Describing the Corvette as a timeless car isn’t really accurate – it’s appeal spans generations, but time matters.
For the Corvette owners who assembled their vehicles in downtown Carlisle on Saturday night, the difference between old and new is a key part of the appeal.
“When I drove them back in the day, I didn’t like them – they were slow, and kind of uncomfortable. I never pictured myself owning one,” said Hank Sanders, of Hagerstown.
But that changed a few years ago when Sanders drove a friend’s 2004 Corvette on a trip to Florida.
“I drove around in that car, and I thought ‘wow, Corvettes have really changed,’” Sanders said.
He and his wife, Juanese, now own four, all made within the last 15 years. Several are special editions that saw only a few hundred of a particular configuration roll off the factory floor, including the 50th Anniversary model Sanders drove on Saturday.
He was likely in the majority, with most of the participants in Carlisle Events’ annual Corvette parade and street festival appearing to be models made within the last two decades.
Most of these owners emphasize the cars’ speed and handling. But for the classic collectors, it’s all about speed and style – even if the original muscle cars aren’t the easiest to drive.
“I was 12 when I first saw these, and I always wanted one,” said Terry Vesnefskie. “It was the body style that really drew me in.”
Vesnefskie bought his 1964 Corvette in 2001. Only about 20,000 Corvettes were made that year, he said, and fewer and fewer seem to show up at events – the ones that remain are increasingly kept inside while their owners opt to bring newer models to public events.
This is something Vesnefskie and his wife, Ann, have done themselves. Ann has a 1999 Corvette that she much prefers.
“It has air condition, better steering, it’s automatic – it’s just so much more convenient,” she said.
Possibly more so than some other classic marks, the gulf between the older and newer Corvettes is wide.
“The new ones are nice, but this is my generation’s style,” said Roger Heckendorn. “The ones look more like foreign cars. I have people tell me they like these because they know the shape is a Corvette. The new ones, not as much.”
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Heckendorn bought his 1980 Corvette three years ago. Like many participants on Saturday night, he had admired the cars from afar when he was younger and struggling to raise a family. Only later in life have they become financially feasible.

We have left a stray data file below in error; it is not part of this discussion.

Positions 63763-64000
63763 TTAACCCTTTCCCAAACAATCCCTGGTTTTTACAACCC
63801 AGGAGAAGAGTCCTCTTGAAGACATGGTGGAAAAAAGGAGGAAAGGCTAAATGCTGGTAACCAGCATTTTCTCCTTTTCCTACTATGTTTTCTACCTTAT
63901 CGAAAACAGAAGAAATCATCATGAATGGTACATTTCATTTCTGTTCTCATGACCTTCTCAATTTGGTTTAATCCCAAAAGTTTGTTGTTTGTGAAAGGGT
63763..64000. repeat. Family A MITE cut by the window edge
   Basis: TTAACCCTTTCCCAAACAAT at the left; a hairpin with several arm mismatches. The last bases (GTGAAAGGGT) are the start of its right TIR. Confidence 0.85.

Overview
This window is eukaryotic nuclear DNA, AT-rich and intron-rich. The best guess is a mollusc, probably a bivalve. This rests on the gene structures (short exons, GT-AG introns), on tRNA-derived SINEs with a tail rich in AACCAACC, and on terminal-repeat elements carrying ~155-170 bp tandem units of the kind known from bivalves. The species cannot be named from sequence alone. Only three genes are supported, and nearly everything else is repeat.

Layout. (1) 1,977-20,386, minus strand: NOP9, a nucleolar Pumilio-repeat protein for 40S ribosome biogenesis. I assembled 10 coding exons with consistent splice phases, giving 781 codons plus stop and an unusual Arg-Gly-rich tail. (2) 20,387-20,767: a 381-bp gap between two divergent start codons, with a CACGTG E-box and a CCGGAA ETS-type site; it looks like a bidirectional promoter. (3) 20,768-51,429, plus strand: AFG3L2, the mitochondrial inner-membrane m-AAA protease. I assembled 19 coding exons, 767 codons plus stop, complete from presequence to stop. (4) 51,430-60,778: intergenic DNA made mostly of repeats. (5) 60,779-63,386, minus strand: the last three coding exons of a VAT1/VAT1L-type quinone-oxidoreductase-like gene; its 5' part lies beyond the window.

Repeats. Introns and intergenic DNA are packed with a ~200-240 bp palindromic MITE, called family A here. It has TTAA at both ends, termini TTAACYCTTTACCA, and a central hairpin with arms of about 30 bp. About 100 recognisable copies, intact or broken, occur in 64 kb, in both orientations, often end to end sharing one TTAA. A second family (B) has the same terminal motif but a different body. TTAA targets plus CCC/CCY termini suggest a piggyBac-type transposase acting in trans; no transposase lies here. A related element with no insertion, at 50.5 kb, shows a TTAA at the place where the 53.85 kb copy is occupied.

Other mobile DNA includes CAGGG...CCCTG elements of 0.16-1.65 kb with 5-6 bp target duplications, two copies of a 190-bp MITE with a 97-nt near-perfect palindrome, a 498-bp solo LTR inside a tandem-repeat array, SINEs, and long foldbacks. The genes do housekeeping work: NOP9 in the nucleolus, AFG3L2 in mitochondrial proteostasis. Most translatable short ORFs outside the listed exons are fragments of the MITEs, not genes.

“Years ago, when I was in school, all the rich guys had these,” Heckendorn quipped.
“Raising a family, you didn’t have any money,” said Lynn Stone, who rode in the parade with his 1971 Corvette.
“In 1972, I had five kids and went into the Chevy dealership to buy a station wagon, and saw one of these,” Stone said. “About five years before I decided to retire, I finally picked this one up.”
The price on Corvette then was $6,500, Stone recalled. He bought his current car for $8,500 – with some bad suspension problems. He probably has close to $30,000 in it overall.
“It gets to a point where you just want it done with and you’ll pay whatever it takes,” he said.
For some, however, Corvettes present an affordable option. Stanley and Mary Radecki bought their 1995 model two years ago. Like many, they put two children through college and didn’t expect to have much left over.
“I just never really saw it in my future because I assumed it was out of my price range,” Stanley said.
But the 1995 Corvette was in the proverbial sweet spot – not old enough to be a rarefied collector, but not new enough to be a hot model sought by performance enthusiasts.
“It’s at the point where it’s just starting to become a vintage car and hopefully will go up in value,” Stanley said. “We lucked out. It’s all original and in great shape. We’ve had a lot of fun with it for an affordable price.”
For some, it’s not a matter of the style, or the price, or the prestige. It’s speed.
“Since I started my real estate license 32 years ago, I always wanted a red Corvette,” said Sheila Watson. “I like fast cars.”
Watson’s 2014 Corvette was one of the first 3,000 seventh-generation cars to roll off the assembly line. It was a nine-month process to reserve and actually get one. But it’s the culmination of Watson’s real estate career, and a landmark for her family.
“The kids are already asking, when I go, who gets it,” she said.